SUBMARINES & SUBMERSIBLE CRAFT
Home SUBMARINES NEWS TYPES OF SUBMARINES Attack Submarines Ballistic Missile Submarines HOW A SUBMARINE WORKS Submarines Structures Design Propulsion Surfacing and Diving Silent Running Navigation and Communication Life on a Submarine HISTORY OF SUBMARINE DEVELOPMENT The First Submarines The World Wars Submarines Post World War Submarines PERISCOPE SONAR
SUBMERSIBLE CRAFT SUBMERSIBLE USES TYPES OF SUBMERSIBLES HISTORY SUBMERSIBLES
TORPEDO (WEAPON) LAUNCHING DEFENSE AGAINST TORPEDOES HISTORY TORPEDO

History Meets the Future in One Gigantic Maritime Weekend

 The QE2 sailed into Greenock yesterday morning escorted by the Royal Navy Type 42 Destroyer HMS Manchester – in the navy’s final tribute to an old friend from the Falkands War.

 For the QE2, it is a last ever visit to the Clyde, where she was built 41 years ago.

 HMS Manchester then joins 28 other warships for the biggest military exercise in Europe this year – two weeks in which thousands of sailors, airmen and soldiers will train across the length and breadth of Britain.

 Warrant Officer Bill Parry payed a sentimental visit to the Cunard liner, about to retire from service; he was one of many Falklands veterans repatriated by the ship when his own, HMS Antelope, was sunk in the conflict 26 years ago.

 The Sunday morning sailing links cities across the country – the QEII was built in Glasgow, HMS Manchester is Portsmouth based but is, of course, affiliated to Manchester, and the liner’s home port is Southampton.

 The QE2 is possibly the most famous luxury liner in the world and was STUFT, a Ship Taken Up From Trade, to help in the Falklands War, taking troops to and from the South Atlantic.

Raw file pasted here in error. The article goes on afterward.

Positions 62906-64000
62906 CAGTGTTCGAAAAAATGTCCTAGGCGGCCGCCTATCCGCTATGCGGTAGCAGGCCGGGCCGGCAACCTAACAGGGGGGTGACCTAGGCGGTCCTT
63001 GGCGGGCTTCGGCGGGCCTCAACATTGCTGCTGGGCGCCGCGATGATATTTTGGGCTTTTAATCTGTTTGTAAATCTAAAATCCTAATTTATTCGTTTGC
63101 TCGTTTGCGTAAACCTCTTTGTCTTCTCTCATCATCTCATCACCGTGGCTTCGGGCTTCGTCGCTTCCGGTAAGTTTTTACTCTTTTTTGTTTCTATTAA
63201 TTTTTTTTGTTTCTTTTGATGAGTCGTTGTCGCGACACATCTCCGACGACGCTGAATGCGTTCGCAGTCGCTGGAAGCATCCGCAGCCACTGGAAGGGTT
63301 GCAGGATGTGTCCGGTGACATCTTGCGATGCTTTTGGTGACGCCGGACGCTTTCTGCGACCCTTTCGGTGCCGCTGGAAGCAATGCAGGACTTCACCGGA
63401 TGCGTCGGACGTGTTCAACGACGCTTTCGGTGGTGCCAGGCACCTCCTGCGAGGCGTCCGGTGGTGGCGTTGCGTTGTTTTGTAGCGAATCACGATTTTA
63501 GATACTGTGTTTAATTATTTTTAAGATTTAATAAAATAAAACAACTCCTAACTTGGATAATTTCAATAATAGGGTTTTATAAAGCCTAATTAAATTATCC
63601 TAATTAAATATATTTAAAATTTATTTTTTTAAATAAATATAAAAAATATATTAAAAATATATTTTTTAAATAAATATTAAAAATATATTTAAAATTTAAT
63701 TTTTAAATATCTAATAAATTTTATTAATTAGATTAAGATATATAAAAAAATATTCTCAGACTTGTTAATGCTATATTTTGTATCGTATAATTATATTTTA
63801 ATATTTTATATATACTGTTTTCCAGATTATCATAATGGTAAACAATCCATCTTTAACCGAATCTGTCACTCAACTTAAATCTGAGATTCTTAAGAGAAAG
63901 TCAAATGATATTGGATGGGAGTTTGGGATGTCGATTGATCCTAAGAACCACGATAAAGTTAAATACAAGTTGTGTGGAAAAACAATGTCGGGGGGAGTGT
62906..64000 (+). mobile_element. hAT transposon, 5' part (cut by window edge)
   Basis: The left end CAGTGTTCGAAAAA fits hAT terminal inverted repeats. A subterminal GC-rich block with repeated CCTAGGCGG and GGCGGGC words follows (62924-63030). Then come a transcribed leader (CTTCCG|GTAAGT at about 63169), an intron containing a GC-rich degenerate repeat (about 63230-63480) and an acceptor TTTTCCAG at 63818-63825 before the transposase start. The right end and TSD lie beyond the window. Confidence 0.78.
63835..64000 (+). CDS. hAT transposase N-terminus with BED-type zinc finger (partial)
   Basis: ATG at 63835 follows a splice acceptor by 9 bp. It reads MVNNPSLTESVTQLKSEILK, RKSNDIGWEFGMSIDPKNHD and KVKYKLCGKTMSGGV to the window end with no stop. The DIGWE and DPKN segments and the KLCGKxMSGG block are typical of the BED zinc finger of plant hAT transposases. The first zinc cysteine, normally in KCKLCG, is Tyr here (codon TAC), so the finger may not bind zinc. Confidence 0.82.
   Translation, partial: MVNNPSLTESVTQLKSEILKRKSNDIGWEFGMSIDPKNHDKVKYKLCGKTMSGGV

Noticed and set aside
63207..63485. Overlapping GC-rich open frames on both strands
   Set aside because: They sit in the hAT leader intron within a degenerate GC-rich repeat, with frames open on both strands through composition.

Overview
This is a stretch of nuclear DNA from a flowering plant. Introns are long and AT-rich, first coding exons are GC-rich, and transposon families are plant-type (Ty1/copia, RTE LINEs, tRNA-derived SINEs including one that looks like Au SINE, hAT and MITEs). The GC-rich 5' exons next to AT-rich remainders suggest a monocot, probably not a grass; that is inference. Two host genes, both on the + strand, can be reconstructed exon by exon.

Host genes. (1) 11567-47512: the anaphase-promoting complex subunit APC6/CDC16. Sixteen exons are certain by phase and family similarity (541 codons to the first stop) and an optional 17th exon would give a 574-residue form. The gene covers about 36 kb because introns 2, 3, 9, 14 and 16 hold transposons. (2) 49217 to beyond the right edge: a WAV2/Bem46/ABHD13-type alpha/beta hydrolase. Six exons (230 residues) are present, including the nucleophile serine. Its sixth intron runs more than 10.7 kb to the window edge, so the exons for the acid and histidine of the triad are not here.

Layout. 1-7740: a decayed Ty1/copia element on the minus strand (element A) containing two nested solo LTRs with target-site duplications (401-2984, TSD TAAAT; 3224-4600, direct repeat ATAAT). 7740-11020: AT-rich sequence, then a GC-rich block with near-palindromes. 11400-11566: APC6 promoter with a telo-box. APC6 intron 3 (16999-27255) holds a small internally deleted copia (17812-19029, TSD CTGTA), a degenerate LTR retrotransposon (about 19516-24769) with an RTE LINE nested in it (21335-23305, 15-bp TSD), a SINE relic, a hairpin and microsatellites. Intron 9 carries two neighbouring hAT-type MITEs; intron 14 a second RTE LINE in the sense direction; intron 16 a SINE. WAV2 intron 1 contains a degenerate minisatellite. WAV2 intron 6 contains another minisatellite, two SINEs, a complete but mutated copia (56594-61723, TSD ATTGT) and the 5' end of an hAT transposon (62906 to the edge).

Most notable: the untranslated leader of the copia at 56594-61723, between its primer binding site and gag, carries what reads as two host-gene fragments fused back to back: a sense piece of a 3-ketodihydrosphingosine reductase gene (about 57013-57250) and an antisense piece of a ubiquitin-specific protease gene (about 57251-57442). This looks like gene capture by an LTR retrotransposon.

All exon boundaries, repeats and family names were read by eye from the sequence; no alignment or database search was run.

Such were her svelte lines that she did much of her running bravely unescorted as the Royal Navy admits to difficulty in keeping up with her.

 HMS Manchester – is one of four of the third batch of Type 42 destroyers built with lessons learned from the Falklands, herself a svelte and extremely capable warship which still provides the backbone of the navy’s current fleet air defence.

 Several of her sister Type 42s served in the Falklands conflict.

 The UK and eight NATO and allied countries in all will take part in Exercise Joint Warrior – 29 ships, four submarines - and one hundred fast jet sorties a day for the next two weeks. Scotland, the Borders and Wales will see most of the action.

 Land owners, fishermen, tourist bosses, farmers and environmentalists have all been consulted to ensure that the exercise goes as smoothly as possible.

 Michael Gallagher, the Cunard spokesman on board the QE2 said: “She is a great ship – she served her country in her time of need and she has served Cunard with great distinction – of course her last visit to the Clyde will bring a lump to the throat.

 I am sure that all on board will be delighted at having a Royal Navy escort.”

 As for HMS Manchester, the circle is completed in January when she heads for the South Atlantic and Falklands Guard Duty.


Burgh Author Keith Hall Shows ‘Defiance’ With New Book About Devonport and Its Submarines

 A Former submariner, who lives in Clynder and works at Faslane, has recently flexed his literary muscles to come-up with the definitive book on Devonport Submarine Base.

 Keith Hall has written ‘HMS Defiance – Devonport’s Submarine Base’, which came out in August and promises to give an authoritative history of the site, including previously unpublished plans and illustrations, and a whole new account of the historic base.

 “I used to serve on R-boats as a Chief Petty Officer,” explained Keith. “For years I collected photographs and information about the various submarine bases and one day decided to try my hand at writing a book. Before long I had five under my belt. This one will be my sixth.”